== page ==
LESS Introduction | Dynamic CSS styling

| By Webner

LESS is an open source CSS pre-processor designed by Alexis Sellier in 2009. It is not exactly CSS but acts like one with the help of Javascript libraries that interpret the stylesheet and make it readable for browsers. The very first benefit of using LESS is that LESS is dynamic in nature as compared to traditional CSS, making life of web developers less complicated when they design websites as it cuts down repetition. In this article, we will list some basic features of LESS, how powerful it is and how it can be useful for programmers. The syntaxes for both CSS and LESS are almost same. Instead of saving file with .css (CSS), save it with .less extension.

Primary features that LESS offers are:

1. Variables

2. Mixins

3. Mathematical Operators

4. Nested Rules

5. Functions

6. Importing

7. Namespaces


In CSS, if we want to add style on the web page such as color, margin, border, font size, padding etc, we have to give values to these entities every time they are used. The problem arises when there is need to update the values one by one. This is time-consuming and efficiency is also compromised. In LESS, this problem is reduced as you can declare variables instead.

For example, browsers can only read colors in hex values (other than standard colors). It is difficult to remember hex values of colors in CSS especially if a website uses a lot of colors. With LESS, just create a new variable and include the hex value of the color. Let’s say you want to have light blue color with hex value = #add8e6 and dark green color with hex value = #004600.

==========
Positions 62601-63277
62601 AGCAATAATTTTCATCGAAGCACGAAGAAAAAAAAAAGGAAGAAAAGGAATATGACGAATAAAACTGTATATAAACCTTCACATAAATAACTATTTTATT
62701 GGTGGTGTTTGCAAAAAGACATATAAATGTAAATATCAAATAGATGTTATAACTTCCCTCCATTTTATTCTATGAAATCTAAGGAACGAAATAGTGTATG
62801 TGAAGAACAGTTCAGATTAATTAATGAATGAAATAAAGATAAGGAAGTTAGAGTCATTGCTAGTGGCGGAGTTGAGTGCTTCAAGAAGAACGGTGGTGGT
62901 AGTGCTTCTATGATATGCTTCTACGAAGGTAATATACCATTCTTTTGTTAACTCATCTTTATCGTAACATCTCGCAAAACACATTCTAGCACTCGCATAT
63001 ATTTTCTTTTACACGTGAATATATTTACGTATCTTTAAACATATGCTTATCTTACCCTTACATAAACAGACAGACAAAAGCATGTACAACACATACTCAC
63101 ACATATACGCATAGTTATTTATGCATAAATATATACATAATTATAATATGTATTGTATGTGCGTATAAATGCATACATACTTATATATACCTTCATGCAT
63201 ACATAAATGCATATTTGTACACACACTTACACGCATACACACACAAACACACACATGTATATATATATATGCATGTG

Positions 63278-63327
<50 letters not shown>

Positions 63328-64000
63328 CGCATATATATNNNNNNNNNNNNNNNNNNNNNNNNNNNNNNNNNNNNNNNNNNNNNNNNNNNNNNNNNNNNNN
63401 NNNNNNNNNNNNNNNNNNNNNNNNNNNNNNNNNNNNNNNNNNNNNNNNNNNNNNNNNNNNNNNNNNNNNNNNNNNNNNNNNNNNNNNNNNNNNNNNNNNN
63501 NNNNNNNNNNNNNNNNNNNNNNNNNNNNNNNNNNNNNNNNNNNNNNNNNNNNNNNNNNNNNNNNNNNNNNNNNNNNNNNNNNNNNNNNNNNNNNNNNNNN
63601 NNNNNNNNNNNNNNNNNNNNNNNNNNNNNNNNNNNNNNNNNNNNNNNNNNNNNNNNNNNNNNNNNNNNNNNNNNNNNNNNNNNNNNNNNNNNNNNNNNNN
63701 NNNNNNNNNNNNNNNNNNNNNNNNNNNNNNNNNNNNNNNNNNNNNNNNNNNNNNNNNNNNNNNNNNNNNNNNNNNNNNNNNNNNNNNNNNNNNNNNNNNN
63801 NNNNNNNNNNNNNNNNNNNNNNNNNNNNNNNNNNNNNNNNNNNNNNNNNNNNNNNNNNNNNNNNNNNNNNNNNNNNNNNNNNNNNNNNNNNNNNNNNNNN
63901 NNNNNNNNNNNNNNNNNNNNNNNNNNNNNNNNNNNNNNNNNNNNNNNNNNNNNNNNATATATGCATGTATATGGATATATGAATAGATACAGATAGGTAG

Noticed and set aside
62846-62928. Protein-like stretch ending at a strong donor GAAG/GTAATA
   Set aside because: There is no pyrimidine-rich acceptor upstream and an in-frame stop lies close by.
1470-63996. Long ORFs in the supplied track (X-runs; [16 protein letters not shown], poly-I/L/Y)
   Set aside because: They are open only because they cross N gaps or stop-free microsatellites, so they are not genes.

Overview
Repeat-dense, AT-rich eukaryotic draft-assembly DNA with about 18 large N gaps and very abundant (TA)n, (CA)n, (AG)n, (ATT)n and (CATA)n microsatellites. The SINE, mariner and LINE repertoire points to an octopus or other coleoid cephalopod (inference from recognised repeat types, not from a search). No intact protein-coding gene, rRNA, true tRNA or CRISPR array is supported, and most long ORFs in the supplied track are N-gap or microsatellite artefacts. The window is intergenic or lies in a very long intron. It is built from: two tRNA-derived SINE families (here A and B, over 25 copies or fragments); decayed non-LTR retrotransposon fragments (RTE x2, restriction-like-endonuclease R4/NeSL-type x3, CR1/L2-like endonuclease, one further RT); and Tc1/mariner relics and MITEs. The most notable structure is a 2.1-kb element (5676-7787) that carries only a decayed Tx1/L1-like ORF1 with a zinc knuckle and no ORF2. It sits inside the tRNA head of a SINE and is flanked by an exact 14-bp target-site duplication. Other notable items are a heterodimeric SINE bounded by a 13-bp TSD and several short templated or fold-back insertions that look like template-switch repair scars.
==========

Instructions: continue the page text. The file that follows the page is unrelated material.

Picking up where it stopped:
Declaring variables for these colors in LESS:

@dark_green: #004600;
@light_blue: #add8e6;

Now you don’t have to apply confusing hex values instead use declared variables. If you want to change the color, just change the hex value of variables and changes will be made automatically to other places on a website where that variable is used.

Calling color in CSS:

Color : #004600;
Color : #add8e6;
Calling color in LESS
Color : @dark_green;
Color : @light_blue;


LESS allows developers to create classes within classes. This is very beneficial as developers need not to repeat same properties over and over again. Just create a class and include properties of another class just by including the class name. Mixins also allow developers to add properties in addition to those inherited.

A typical mixin may include:

Class + Class = Mixin
Class + some properties = Mixin.
Let’s take an example :

<button type="button" onclick="alert('Hello Sachin')">Button 1</button>
<button  type="button">Click Me!</button>

Let’s apply color, background color and font size to the above buttons in LESS.

.btn1{ //Declare a class.
Color:white; //Color of text written inside button
     } //End of class
    .btn1; //include already created class name.
   background-color:@dark_green ; //add own properties ; We used already declared color variable as background color  

Include these classes in your HTML as

<button class=”btn1″type=”button”onclick=”alert(‘HelloSachin’)”>Click1</button>
<button class=”btn” type=”button”>Click Me!</button>